The Sixth Battle of the Isonzo

The Sixth Battle of the Isonzo 100 years ago, 6 August 1916, the sixth battle of the Isonzo began. Despite the dire consequences of the Trentino operation for the Italian army, the commander-in-chief, Luigi Cadorna, did not abandon the idea of ​​a new offensive in the Isonzo region. However, due to the fact that the Italians had to transfer large forces to Trentino, the scope of the operation was less than originally planned. The sixth battle of the Isonzo was more successful for the Italian troops than the previous battles in this direction. The Italians were able to occupy a number of settlements, including the city of Goritsa, improve the operational situation of the army, and finally success raised the morale of the Italian troops.

The situation on the Italian front. Preparation of the operation

Despite the beginning of the offensive on the Russian front, the Austrian army did not immediately cease its attacks against the Italians in the Trentino area and in June 1916 continued its attacks. However, they were already more demonstrative or local. The Austrians had no strength for the possible development of the attack. So, 28-29 June Austrians made a strong chemical attack positions 21 th and 22 th divisions (6 th corps). It was the first case of such a large-scale himataki and the Italians did not yet have sufficient chemical protection. The Austrians broke into the position of the Italians and killed many poisoned, but still living Italians. The parts that suffered this attack lost 6300 people. But the development of the Austrian attack did not have. Italian reinforcements drove the Austrians off their positions.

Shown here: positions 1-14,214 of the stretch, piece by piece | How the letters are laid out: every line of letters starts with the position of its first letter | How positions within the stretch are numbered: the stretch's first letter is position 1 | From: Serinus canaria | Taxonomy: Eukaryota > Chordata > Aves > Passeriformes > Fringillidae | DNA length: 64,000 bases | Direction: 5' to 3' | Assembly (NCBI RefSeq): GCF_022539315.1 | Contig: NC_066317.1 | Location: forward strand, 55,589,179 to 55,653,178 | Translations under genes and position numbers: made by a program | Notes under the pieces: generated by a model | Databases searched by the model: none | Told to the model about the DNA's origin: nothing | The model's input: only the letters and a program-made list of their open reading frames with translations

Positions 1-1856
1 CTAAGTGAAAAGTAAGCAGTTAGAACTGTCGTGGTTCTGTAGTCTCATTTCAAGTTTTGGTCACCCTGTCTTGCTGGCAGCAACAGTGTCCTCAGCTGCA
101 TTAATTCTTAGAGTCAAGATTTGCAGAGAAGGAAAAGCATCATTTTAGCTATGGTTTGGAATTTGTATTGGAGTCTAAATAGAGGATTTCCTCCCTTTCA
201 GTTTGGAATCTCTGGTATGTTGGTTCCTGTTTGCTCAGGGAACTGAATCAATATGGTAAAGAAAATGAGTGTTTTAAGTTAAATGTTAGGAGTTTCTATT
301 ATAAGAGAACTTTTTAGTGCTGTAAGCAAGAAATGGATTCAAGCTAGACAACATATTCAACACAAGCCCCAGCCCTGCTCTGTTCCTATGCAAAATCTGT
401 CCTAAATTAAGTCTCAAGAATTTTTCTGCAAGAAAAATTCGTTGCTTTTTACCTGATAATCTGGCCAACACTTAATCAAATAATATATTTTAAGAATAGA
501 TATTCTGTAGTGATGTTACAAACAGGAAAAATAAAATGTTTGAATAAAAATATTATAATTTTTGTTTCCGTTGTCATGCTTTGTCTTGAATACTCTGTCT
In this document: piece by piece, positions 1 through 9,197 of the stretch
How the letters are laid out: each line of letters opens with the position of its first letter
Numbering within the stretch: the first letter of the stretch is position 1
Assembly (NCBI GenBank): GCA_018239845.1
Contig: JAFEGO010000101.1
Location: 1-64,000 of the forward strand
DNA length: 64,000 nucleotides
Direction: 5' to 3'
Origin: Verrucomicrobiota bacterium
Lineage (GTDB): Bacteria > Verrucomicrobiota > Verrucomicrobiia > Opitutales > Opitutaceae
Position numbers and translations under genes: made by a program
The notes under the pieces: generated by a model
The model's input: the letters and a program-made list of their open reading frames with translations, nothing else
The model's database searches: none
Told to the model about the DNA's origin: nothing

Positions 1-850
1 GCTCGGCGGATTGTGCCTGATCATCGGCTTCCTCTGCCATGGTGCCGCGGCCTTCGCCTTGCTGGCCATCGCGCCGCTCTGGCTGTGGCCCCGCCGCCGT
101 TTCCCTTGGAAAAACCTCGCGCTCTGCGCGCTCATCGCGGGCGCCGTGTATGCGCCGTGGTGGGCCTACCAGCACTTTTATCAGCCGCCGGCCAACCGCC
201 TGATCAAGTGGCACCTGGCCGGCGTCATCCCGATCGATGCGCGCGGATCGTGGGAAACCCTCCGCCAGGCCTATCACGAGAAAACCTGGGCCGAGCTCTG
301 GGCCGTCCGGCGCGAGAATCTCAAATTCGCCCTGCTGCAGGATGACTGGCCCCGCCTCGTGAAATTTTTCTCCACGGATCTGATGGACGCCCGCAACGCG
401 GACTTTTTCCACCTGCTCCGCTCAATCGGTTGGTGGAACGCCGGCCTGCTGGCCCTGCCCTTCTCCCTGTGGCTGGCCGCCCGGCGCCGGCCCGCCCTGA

From June 21, the Austrians began to retreat along the whole front to a fortified position running through Mount Pazubio and Arziero. The Italians quietly gave them back heavy artillery, after which they tried to attack the enemy themselves, but they could not take the fortified Austrian position. Leaving their offensive attempts at Trentino, the Italian command again turned on the Isonzo.

The Italian commander-in-chief, General Cadorna, considered the attack on the Isonzo as the most important operation on the Italian front. The Italians began to prepare the operation against the Goritsky fortified area at the end of 1915. In the spring of 1916, the command of the 3 Italian Army received detailed instructions. The operation was planned to begin in the second half of June. However, due to the Austrian offensive in the Trentino area, the operation had to be postponed. Most of the troops, guns, ammunition and military materials had to be transferred to the Trentino area. In addition, a part of the forces and means were used to form the 5 (reserve) army in the Venice region.

2 June, when Cadorna discovered that having made the Austro-Hungarian army in Trentino weakened, he told the commander of the 3 Italian army, Duke Aosta, that he was going to resume preparations for the attack on the Isonzo. 16 Jun Cadorna confirmed his intention to launch an attack on the Isonzo. However, given the fact that a huge amount of forces and means were spent to repel an enemy strike, the scope of the operation was reduced. The Italian army concentrated its efforts on the Goritsa area with the sole purpose of completely seizing the Goritsy bridgehead. The remaining plans had to be postponed.